0

Hi I'm a little new to linux although I had installed mandriva some time ago and knew my way around it (sort of). It happens that I was forced to format my HDD so I tried out Ubuntu and was completely lost.

I'm looking for a distribution that can help me learn but I don't want to start with something difficult (example ubuntu gave me problems)

Another question: Which distro is the ideal server/security build?
I heard from some thats it's red hat. Then again red hat will probably body blow me. What distro are large company's or goverment using for security purposes?

I'm a pc repair techie but I have no knowledge of programming.

7
Contributors
16
Replies
17
Views
10 Years
Discussion Span
Last Post by Sturm
0

Ubuntu is actually considered one of the easiest Linux distros to use, so I don't really know what to suggest. The fastest way to learn *nix is to emerge yourself in it, and using 'easy' distros like Mandriva, SUSE, etc. do not teach you very much about it. You should definitely learn how to use the command line before you even think about creating a Linux server. :)

0

Well I don't think that my failure at ubuntu was due to a higher difficulty level than mandriva, more so because everything was pretty much changed up and it was harder to find the most simplest things.

I'm willing to give Ubuntu another try but I want to make sure that the distro I start over with can sned me on the correct path towards learning or getting a glimpse of a widespread distro used for security purposes for high end applications.

I wouldn't mind starting with one and upgrading to another.

0

You might try Fedora (which is basically RedHat for desktops) or CentOS (whish I think is akin to RedHat for free). Both of these would have SELinux (RedHat's security extensions) built in for sure.

0

For servers i would say CentOS/Redhat or Debian. Do not use Fedora for serversa. Its too buggy and has a short releasy cycle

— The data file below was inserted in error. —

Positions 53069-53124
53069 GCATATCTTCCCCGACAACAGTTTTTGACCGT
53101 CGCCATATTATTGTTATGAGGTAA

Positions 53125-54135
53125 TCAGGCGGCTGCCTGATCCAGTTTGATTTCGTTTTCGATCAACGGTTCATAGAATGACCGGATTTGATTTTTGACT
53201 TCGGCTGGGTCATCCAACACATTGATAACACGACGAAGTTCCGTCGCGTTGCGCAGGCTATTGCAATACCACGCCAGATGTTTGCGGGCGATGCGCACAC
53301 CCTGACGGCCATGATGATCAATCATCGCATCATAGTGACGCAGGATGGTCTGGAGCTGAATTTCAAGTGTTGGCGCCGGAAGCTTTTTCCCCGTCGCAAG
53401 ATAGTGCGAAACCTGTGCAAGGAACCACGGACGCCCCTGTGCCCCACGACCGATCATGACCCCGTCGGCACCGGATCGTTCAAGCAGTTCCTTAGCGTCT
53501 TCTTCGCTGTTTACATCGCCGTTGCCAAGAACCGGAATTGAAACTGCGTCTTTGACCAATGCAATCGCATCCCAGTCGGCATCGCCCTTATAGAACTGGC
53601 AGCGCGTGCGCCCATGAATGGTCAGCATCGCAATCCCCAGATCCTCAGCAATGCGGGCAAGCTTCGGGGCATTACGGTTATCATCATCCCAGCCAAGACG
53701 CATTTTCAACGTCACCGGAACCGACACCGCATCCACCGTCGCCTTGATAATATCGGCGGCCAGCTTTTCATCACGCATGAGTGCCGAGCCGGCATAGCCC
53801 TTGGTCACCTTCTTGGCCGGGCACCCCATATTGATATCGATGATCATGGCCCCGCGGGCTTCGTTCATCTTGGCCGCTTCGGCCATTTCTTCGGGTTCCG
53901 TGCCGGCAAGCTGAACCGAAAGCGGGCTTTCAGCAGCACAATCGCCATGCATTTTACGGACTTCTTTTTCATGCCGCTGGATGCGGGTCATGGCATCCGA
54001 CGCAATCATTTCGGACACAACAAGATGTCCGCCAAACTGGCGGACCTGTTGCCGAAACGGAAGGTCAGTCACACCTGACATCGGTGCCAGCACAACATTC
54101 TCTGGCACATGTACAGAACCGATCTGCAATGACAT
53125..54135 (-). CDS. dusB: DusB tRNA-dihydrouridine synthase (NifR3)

0

i would start out using ubuntu, but i would definetley learn to use the command line. After you have more expirience, then i would go on to use slackware, or gentoo, as this will teach you a lot more about how linux works. I agree with jbennet, fedora sucks for servers. i would use something lightweight like debian, but virtually any distro could work as a server.

0

jbennet, have you tried SLES? I actually think it's pretty good and useful as a serer OS.
I like Novell, they make good products.

0

For immersing one's self into Linux, I would suggest Gentoo. Just print yourself off a copy of the appropriate handbook (based on your processor architecture), and follow it very carefully.

Slightly easier, but without a nice little manual to follow would be Debian - my distribution of choice.

0

use debian for servers. (many distros including gentoo and arch get a new kernel every week or something. Its really annoying)

0

Not handling dependencies very well, slow, unreliable, etc. I have always heard that debs are better.

This topic has been dead for over six months. Start a new discussion instead.
Have something to contribute to this discussion? Please be thoughtful, detailed and courteous, and be sure to adhere to our posting rules.